Nonaka and Takeuchi (1995) state that there are two ways to expand and strengthen knowledge. The first way an organisation can create knowledge is through the interactions between explicit knowledge and tacit knowledge. The second way is moving knowledge from the individual level, group level, organisational level and inter-organisational level. Increasingly more knowledge is created like a spiral as the exchange of tacit to explicit knowledge is undertaken at higher and higher levels of the organisation. The spiral becomes larger as it moves through the levels. It can expand horizontally and vertically across other organisations. Refer to Figure 2.
Davenport and Prusak
On the other hand Davenport and Prusak (1998) have a greater focus on organisational knowledge. They define knowledge as “a fluid mix of framed experience, values, contextual information, and expert insight that provides a framework for evaluating and incorporating new experiences and information. It originates and is applied in the minds of knowers. In organizations, it often becomes embedded not only in documents or repositories but also in organizational routines, process, practices, and norms” (p. 5). They hold a hierarchical view of data, information and knowledge (Knowledge that is derived from information, information is derived from data). Refer to Figure 3.
Davenport and Prusak (1998) coin the term ‘knowledge markets’. The knowledge market consists of buyers (people seeking knowledge to resolve as issue), sellers (people with a reputation for having a lot of knowledge about a subject or process) and brokers (those who make connections between buyers and sellers).
Like any other market, the exchange of knowledge in the Knowledge Market is facilitated by payment mechanisms consisting of reciprocity, reputation and altruism. Reciprocity (the seller expects to be paid in equally valuable knowledge), reputation (seller wants to be known as a knowledgeable person) and altruism (seller just likes being helpful). Regardless of the incentive to sharing, the knowledge market must facilitate an environment of trust.
Davenport and Prusak (1998) identify three processes involved in successful knowledge management: generation, codification, and transfer of knowledge. Knowledge generation refers to any activity that increases knowledge. This can be done through acquisition; dedicating resources; fusion; adaptation; and building knowledge networks. Organizations can also gain more knowledge by hiring individuals, buying another organization, or renting/leasing external knowledge. Codification is the process of turning knowledge into a code so that it is accessible to those who need it. However, by doing this you risk changing the knowledge into less vibrant information or data.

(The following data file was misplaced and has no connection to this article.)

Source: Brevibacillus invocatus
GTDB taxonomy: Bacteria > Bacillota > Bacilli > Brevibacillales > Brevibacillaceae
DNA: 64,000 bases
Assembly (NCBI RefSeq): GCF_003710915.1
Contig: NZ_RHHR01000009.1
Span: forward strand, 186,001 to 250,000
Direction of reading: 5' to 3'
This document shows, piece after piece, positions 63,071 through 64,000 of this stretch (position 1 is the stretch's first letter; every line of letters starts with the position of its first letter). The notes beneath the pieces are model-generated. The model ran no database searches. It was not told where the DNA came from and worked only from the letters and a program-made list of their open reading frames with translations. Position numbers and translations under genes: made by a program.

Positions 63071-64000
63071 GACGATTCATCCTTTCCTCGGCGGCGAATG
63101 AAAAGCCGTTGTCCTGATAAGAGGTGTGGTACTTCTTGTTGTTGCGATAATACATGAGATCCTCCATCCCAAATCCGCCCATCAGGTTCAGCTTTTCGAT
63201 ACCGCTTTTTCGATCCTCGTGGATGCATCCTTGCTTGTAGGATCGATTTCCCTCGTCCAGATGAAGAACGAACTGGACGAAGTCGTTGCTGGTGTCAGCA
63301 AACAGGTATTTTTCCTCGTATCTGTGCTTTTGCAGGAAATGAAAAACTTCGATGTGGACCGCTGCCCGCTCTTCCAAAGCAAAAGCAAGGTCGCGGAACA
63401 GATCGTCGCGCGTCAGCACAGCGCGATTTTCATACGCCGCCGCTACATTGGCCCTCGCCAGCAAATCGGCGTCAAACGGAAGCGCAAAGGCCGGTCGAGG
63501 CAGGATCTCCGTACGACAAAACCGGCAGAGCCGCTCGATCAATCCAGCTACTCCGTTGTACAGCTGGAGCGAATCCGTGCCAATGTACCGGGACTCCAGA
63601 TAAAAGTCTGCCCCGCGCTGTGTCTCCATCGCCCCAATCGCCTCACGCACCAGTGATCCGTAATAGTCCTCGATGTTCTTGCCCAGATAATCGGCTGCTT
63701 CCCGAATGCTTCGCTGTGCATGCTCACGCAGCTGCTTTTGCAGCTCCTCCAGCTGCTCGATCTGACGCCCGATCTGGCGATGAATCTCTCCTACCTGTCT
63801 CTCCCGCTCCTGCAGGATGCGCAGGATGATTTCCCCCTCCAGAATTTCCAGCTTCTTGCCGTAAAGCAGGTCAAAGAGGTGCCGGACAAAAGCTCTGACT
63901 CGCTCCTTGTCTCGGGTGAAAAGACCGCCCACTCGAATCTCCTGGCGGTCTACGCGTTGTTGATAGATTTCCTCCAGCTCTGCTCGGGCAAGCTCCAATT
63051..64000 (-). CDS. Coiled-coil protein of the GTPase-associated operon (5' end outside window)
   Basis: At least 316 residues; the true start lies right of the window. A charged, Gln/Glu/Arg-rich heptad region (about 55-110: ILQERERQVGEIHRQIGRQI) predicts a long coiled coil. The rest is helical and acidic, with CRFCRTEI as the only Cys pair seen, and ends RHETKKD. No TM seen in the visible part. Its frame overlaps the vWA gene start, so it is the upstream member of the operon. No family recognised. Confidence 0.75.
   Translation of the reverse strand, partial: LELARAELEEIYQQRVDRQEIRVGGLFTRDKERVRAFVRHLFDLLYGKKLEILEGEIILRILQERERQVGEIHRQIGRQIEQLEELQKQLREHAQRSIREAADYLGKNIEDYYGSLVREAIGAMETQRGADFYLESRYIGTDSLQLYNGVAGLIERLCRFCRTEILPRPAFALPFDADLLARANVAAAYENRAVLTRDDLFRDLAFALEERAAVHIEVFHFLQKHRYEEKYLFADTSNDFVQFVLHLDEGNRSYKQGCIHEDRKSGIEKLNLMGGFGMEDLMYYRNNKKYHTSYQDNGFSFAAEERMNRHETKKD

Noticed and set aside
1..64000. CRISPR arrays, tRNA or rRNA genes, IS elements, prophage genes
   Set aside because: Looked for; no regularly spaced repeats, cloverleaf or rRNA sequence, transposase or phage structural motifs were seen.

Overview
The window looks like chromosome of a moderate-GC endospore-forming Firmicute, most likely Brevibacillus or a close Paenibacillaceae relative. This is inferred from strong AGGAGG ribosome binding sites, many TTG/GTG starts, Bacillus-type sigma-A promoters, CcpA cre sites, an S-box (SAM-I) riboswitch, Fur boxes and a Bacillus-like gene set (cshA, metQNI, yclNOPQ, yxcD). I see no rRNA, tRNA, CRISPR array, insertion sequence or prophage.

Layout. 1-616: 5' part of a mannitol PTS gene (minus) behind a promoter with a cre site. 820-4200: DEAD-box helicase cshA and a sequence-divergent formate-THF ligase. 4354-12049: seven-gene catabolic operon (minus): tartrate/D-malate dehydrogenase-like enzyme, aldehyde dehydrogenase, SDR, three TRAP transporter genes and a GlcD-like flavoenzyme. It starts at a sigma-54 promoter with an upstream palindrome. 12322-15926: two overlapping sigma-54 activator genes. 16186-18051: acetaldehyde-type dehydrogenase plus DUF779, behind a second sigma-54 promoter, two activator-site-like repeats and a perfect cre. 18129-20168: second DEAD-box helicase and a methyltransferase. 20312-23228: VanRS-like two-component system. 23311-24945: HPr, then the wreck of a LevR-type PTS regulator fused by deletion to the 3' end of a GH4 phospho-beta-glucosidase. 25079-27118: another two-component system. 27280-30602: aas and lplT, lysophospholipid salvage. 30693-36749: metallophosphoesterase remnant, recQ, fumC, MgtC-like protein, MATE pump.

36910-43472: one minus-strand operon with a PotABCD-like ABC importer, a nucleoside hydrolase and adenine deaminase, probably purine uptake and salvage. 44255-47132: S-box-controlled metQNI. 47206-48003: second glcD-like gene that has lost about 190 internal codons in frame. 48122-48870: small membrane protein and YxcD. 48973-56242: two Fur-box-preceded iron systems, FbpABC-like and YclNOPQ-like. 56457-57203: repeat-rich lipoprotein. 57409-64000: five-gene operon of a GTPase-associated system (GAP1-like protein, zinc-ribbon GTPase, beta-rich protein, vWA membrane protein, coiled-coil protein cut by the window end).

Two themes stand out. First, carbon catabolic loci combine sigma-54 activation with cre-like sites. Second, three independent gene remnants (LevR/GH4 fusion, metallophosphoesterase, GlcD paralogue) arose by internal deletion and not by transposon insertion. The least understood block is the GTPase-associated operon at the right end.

Technology should be utilized to access the knowledge directly; this can be done through a ‘knowledge map’ which basically involves identifying important knowledge and then making a map which lists where you can access this knowledge. Davenport and Prasard (1998) believe that since the organisation acts as the knowledge market, the transfer of knowledge should be facilitated by the organisation. They believe that most knowledge transfer occurs through personal conversation, thus the organisation must make spaces available where knowledge can be traded informally e.g. corporate picnics, lunch rooms, events.
The sharing of knowledge between people within the organisation is the biggest obstacle in knowledge management. Davenport and Prusak (1998) identify seven barriers to sharing knowledge. These include lack of trust; different cultures, vocabularies, and frames of reference; lack of time and meeting places; status and rewards going to knowledge owners; lack of absorptive capacity in recipients; belief that knowledge is the prerogative of particular groups; the ‘not-invented-here’ syndrome; and intolerance for mistakes or need for help.